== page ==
Government agencies can constitutionally take property as part of an economic development plan and transfer it to another party, as long as the landowner is compensated, the court ruled in a case involving development in New London, Connecticut.
Starr argues that AIG was caught in a liquidity crisis hastened by the Fed’s denying the insurer access to lending through its so-called discount window.
The central bank struck the AIG equity deal a day after the Lehman Brothers Holdings Inc. bankruptcy on Sept. 15, 2008. Starr claims the U.S. could have lent money without demanding equity, as it did with foreign banks and other lenders.
“It is important to remember that the government provided assistance to AIG -- and stopped it from collapsing -- in order to prevent a meltdown of the entire global financial system,” said Tim Massad, assistant secretary for financial stability at the U.S. Treasury. “Our actions were necessary, legal and constitutional. We are reviewing the lawsuit and expect to defend our actions vigorously.”
Jack Gutt, a spokesman for the New York Fed, said the allegations have no merit.
“AIG’s board of directors had an alternative choice to borrowing from the Federal Reserve, and that choice was bankruptcy,” Gutt said. “Bankruptcy would have left all AIG shareholders with worthless stock. The Federal Reserve’s actions with regard to AIG helped to restore financial stability in the United States during a period of intense volatility and vulnerability in the U.S. economy.”
Starr must show that it suffered an injury that requires compensation, said Vermont Law School professor John Echeverria.
“That depends on a showing that the assets were worth X before the government acted and X minus Y after the government acted,” Echeverria said. “The suit is on its face unappealing and unattractive. The court will look with great skepticism on a claim seeking billions of dollars in taxpayer funds.”
Regulators have “tremendous discretion” to act, said attorney Thomas M. Buchanan of Winston & Strawn LLP in Washington.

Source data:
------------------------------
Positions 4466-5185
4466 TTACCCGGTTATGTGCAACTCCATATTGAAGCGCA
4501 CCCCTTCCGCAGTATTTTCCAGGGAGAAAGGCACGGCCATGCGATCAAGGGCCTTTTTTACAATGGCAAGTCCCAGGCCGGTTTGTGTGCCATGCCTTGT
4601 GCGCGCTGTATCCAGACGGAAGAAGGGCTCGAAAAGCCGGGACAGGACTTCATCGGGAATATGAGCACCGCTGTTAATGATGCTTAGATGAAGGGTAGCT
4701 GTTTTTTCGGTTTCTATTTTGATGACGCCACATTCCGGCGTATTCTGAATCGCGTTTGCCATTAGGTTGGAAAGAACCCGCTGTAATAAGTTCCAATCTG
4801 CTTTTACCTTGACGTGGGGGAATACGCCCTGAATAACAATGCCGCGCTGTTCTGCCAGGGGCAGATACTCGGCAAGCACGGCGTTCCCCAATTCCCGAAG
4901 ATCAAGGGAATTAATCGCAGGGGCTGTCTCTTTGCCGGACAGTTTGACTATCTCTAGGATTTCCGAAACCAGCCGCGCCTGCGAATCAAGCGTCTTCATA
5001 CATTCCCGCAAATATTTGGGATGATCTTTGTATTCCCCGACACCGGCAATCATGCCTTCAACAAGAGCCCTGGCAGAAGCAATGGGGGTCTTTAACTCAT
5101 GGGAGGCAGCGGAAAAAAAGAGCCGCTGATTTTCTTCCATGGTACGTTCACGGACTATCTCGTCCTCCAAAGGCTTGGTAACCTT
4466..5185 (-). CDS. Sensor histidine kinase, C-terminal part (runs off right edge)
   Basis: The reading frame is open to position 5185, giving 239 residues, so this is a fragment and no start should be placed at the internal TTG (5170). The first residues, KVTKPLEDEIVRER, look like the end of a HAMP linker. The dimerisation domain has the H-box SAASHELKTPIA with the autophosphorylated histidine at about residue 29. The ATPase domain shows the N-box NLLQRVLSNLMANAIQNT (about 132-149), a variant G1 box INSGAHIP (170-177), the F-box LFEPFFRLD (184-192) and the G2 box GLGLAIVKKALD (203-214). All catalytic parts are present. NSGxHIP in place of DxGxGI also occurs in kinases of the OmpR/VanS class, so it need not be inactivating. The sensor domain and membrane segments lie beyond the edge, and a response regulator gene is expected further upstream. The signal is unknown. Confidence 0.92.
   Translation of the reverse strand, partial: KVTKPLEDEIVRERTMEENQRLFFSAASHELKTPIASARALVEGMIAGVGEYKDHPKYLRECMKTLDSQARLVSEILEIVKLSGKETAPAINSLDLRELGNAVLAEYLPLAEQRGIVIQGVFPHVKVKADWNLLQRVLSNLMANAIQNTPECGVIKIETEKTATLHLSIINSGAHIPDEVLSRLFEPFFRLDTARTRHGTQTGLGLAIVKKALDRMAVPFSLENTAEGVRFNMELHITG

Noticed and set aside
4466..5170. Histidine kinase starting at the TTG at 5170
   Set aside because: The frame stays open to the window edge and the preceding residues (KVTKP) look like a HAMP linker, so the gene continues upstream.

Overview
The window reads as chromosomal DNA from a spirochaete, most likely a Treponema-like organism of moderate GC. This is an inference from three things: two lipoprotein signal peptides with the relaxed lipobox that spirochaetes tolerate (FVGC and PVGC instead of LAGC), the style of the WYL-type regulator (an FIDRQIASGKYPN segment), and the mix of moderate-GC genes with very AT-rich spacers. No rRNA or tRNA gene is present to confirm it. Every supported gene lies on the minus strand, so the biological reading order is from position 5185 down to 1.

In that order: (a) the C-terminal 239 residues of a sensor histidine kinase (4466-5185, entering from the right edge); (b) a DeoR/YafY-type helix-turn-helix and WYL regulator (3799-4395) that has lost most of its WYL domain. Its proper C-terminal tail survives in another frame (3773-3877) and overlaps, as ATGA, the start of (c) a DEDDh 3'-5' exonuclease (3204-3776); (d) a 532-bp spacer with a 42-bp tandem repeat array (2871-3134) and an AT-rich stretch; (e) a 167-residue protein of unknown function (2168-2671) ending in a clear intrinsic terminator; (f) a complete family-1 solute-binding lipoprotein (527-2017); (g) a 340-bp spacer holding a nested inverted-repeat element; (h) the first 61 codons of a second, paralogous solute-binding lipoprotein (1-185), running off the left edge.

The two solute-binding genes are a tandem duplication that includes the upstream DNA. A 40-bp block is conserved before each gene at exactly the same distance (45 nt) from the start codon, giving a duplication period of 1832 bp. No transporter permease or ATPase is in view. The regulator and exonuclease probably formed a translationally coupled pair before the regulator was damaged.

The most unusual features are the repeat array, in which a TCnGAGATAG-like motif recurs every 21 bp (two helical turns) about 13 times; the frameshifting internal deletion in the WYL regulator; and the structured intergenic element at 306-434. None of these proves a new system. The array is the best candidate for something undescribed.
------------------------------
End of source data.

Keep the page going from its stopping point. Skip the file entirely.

“I don’t think I’ve seen any takings cases that have succeeded in a financial crisis,” Buchanan said. “This is obviously a pretty novel theory.”
Winning a regulatory takings case is very difficult, said Robert H. Freilich, an attorney at Freilich & Popowitz in Los Angeles. Starr must show that a regulatory taking meant that it lost “all or substantially all use and value of the property from the imposition of a regulation,” Freilich said.
“AIG entered into a voluntary contractual relationship and was not the subject of Federal Reserve or Treasury regulatory power,” he said. “How could the shareholders have been denied all use and value of their property when the government itself had value in its 80 percent stake?”
Professor Richard Epstein of New York University School of Law assessed the lawsuit’s prospects more bluntly.
“It’s going to lose,” Epstein said. “The basic rule is when you sue the Federal Reserve acting in its regulatory capacity, even for outrageous things, they win. It’s an inescapable reality that, in effect, the government holds all the high cards in litigation.”
AIG fell 31 cents, 1.3 percent, to $23 in trading in New York today.
The federal claims case is Starr International Co. v. U.S., 1:11-cv-00779, U.S. Court of Federal Claims (Washington). The Federal Reserve case is Starr International Co. v. Federal Reserve Bank of New York, 1:11-cv-08422, U.S. District Court, Southern District of New York (Manhattan).
--With assistance from Tom Schoenberg in Washington. Editors: Charles Carter, Michael Hytha
To contact the reporter on this story: David Voreacos in Newark, New Jersey, at email@example.com.